Alien 8° pasajero
Mes: diciembre 2012
And this is how you spread Christianity and imperialism across the continent of Africa.
Catholic Priest Burning Idol House, Sogno, Kingdom of Kongo, 1740s
Capuchin missionary putting torch to “fetish house”; some villagers are observing, others are fleeing. Some of the objects used by an magician African religious leader/doctor, e.g., snakes, goat heads, claws, are shown in foreground. “Catholic priests,” writes James Sweet, “had little tolerance for African rituals and practices. Across Central Africa, priests burned ‘idol houses’ and ‘fetish objects’ in grand public displays meant to demonstrate the impotence of African spirits and religious leaders” (Recreating Africa [University of North Carolina Press, 2003], p. 110).
This source in Italian is a modern printing of a 1747 manuscript (located in the Biblioteca Civica of Turin) which describes Capuchin expeditions to the Kingdom of Kongo. The watercolor paintings record moments in the daily lives of missionaries Bernardino Ignazio and Gaspare da Bassano, who were resident in Sogno from 1743-1747.
American dogs serving during World War II (via This American Life)
“Susan Orlean tells us about the moment America asked untrained household canines to make the ultimate sacrifice: to serve in World War II. Susan talks to Gina Snyder, who remembers being a teenager when her dog Tommy joined the service”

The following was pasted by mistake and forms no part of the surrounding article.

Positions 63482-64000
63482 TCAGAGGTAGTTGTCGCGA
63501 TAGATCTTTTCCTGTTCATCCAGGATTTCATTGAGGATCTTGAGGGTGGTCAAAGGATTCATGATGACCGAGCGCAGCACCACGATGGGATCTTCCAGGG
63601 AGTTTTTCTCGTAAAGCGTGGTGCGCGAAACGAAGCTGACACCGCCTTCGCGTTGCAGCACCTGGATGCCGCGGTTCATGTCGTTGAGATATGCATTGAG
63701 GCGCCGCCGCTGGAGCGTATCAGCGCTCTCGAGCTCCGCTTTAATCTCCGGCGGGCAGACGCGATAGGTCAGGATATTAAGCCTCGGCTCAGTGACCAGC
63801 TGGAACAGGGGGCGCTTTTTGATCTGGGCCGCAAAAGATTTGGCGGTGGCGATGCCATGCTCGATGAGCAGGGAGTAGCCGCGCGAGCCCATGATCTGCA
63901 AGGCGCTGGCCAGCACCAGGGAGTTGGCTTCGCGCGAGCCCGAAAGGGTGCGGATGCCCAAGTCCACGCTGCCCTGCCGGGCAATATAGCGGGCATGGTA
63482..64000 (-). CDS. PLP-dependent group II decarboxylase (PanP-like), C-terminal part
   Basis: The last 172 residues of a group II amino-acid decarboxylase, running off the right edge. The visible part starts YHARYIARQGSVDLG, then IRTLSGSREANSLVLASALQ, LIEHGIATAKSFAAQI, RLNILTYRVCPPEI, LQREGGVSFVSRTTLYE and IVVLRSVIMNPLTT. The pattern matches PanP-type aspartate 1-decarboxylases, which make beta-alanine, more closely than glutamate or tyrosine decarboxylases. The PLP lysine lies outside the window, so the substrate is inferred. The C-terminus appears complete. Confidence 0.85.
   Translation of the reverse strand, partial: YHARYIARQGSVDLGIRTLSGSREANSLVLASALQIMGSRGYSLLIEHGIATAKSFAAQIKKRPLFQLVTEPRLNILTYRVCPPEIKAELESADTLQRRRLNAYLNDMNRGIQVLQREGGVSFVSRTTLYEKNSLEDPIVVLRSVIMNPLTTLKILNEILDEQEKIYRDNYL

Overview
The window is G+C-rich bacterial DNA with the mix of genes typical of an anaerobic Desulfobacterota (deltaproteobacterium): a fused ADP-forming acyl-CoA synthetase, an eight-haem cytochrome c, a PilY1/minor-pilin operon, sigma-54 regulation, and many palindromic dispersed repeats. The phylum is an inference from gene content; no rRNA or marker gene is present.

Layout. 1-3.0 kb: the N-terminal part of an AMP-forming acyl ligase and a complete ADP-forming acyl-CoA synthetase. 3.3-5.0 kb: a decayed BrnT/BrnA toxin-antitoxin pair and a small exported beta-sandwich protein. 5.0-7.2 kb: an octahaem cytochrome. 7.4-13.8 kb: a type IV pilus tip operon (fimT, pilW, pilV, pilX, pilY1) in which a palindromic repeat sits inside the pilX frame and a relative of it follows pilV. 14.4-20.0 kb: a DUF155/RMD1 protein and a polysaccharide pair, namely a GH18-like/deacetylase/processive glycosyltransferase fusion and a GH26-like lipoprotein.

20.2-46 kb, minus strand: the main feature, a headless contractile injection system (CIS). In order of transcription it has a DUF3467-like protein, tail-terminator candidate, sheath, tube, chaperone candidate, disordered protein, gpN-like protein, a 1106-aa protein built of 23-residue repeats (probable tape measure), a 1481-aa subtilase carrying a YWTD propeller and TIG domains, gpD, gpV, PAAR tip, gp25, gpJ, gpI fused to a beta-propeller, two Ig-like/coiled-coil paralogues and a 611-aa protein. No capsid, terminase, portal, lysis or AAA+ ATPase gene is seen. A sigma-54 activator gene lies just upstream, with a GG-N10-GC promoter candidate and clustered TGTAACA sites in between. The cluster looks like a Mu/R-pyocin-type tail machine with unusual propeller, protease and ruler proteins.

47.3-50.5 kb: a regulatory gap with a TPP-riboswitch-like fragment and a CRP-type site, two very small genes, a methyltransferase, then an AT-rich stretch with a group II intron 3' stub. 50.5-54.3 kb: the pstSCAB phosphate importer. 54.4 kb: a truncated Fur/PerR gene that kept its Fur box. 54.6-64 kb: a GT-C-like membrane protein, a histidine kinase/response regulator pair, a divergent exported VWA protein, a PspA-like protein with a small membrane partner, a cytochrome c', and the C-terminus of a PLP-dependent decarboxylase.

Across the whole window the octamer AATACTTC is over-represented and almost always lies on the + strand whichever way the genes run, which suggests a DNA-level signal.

El Camino Real de Tierra Adentro National Historic Trail
El Camino Real de Tierra Adentro, the “Royal Road of the Interior,” is the earliest Euro-American trade route in the United States. Linking Spain’s colonial capital at Mexico City to its northern frontier in distant New Mexico, the route spans three centuries, two countries, and 1,600 miles. It was part of Spain’s Camino Real Intercontinental—a global network of roads and maritime routes.
In the United States, the trail stretched from the El Paso area in Texas, through Las Cruces, Socorro, Belen, Albuquerque, and Santa Fe to Ohkay Owingeh (San Juan Pueblo), the first Spanish capital in New Mexico. In Mexico, the historic road runs through Chihuahua, Durango, Zacatecas, San Luis Potosí, Aguascalientes, Guanajuato, and Querétaro to Mexico City.
To find out more information visit: http://www.blm.gov/nm/st/en/prog/recreation/el_camino_real_de.html